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THE ROSS GREEK RESERVOIR., Issue 7986, 15 August 1889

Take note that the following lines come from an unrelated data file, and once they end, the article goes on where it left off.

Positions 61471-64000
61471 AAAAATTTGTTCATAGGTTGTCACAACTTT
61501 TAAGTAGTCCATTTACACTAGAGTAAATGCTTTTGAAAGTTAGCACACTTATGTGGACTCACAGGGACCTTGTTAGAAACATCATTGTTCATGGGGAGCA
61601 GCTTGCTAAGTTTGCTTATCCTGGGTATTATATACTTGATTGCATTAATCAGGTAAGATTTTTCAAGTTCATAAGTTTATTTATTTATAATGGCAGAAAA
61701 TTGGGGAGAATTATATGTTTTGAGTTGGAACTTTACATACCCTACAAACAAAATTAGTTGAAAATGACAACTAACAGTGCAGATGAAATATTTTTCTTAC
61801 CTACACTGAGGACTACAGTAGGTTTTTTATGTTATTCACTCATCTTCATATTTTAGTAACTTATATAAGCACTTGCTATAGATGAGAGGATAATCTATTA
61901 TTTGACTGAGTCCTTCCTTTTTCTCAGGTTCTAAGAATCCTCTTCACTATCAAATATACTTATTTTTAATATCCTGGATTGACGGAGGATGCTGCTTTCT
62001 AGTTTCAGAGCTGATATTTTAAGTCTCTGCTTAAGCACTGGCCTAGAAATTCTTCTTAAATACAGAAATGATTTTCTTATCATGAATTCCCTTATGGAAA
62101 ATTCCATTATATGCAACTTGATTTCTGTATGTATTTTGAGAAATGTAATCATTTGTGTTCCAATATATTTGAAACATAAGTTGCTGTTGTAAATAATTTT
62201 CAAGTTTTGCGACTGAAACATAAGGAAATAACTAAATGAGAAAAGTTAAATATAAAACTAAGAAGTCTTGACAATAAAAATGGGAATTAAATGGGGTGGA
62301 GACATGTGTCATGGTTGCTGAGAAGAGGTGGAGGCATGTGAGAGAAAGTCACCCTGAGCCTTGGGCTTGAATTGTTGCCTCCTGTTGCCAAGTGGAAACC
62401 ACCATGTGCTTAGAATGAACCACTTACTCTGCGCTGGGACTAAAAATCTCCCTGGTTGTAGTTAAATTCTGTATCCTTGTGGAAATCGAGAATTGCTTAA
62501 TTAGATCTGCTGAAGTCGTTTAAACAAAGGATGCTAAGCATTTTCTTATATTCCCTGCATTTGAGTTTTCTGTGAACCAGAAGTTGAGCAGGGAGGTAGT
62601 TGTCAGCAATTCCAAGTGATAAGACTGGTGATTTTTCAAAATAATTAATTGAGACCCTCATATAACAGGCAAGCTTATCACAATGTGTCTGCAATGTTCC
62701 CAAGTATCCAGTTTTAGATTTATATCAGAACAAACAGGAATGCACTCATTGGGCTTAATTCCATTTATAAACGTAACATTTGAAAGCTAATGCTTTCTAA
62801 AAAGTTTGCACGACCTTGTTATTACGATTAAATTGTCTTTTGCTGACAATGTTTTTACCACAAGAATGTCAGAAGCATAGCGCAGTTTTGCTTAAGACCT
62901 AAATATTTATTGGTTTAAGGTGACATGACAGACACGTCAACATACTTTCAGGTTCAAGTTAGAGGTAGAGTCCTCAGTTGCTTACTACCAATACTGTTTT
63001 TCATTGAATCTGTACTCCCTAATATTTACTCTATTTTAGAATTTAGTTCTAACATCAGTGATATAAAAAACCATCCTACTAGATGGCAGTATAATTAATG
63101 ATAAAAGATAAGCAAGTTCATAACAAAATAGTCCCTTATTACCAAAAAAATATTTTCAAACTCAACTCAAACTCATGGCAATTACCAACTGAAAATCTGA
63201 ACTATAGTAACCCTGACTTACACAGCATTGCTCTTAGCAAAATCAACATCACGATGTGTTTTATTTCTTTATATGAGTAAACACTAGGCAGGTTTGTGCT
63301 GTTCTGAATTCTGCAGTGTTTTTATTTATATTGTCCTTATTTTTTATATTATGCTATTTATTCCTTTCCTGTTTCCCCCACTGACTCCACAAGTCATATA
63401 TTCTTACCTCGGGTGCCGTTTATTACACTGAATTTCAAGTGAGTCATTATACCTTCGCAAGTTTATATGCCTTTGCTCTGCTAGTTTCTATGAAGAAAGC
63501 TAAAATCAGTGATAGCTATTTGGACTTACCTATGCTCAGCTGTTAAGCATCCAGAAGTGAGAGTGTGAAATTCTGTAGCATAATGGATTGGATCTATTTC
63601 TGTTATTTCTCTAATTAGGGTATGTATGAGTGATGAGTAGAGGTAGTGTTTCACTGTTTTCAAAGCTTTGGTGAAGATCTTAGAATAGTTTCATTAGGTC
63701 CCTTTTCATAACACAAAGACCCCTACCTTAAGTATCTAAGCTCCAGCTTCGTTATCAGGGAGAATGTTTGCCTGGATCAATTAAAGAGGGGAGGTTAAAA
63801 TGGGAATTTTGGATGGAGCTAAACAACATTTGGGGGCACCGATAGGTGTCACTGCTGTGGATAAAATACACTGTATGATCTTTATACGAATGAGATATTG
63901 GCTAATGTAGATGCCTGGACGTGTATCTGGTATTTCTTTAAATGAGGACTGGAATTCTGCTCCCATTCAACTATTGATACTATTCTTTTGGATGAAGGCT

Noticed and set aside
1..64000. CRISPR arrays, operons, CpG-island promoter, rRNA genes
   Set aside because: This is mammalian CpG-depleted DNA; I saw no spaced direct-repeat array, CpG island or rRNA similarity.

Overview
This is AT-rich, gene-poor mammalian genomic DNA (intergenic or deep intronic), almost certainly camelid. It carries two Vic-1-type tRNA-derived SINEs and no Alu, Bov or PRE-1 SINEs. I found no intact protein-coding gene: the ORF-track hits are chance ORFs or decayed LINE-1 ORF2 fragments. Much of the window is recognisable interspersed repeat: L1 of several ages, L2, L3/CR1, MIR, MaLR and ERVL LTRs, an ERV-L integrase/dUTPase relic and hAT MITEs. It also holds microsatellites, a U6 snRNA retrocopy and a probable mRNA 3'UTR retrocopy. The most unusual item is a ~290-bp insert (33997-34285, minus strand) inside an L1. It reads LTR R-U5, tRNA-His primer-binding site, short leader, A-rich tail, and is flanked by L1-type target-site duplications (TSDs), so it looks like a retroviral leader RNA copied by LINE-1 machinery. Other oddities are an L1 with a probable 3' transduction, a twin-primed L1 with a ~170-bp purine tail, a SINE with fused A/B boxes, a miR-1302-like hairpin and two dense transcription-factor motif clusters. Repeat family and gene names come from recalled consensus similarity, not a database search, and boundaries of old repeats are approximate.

THE ROSS GREEK RESERVOIR.
MR USSHER’S RECOMMENDATION.
[From Our Parliamentary Reporter.]
WELLINGTON, August 15,